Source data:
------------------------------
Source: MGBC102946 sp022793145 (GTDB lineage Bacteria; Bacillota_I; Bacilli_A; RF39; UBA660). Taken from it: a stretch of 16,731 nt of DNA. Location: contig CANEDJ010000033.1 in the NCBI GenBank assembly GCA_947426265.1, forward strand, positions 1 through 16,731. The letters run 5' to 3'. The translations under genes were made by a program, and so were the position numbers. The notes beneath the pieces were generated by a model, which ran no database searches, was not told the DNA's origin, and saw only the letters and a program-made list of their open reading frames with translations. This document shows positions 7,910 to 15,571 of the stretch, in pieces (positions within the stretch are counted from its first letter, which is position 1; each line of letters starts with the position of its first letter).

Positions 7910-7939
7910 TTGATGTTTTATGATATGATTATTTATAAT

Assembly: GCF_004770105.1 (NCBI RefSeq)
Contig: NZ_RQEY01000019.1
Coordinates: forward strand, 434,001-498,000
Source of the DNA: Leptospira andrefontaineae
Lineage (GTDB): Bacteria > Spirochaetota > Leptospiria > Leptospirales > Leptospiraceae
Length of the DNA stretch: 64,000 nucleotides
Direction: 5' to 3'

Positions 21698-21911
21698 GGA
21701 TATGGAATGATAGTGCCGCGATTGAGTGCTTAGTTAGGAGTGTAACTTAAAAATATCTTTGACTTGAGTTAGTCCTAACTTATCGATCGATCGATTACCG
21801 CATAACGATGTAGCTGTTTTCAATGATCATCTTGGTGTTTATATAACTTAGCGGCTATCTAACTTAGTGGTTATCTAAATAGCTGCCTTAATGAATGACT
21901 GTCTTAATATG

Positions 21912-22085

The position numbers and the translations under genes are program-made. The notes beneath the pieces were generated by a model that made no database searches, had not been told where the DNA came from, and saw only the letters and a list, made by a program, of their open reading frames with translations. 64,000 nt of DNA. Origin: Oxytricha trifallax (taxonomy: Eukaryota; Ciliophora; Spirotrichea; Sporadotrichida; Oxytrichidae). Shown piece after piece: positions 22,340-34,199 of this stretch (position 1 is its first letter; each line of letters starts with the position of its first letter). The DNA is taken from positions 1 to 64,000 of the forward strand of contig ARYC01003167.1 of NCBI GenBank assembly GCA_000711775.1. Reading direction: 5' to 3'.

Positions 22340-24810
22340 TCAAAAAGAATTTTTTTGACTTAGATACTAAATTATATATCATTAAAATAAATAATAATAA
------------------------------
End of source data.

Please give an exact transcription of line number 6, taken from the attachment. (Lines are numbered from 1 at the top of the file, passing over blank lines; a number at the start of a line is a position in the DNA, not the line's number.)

Coordinates: forward strand, 434,001-498,000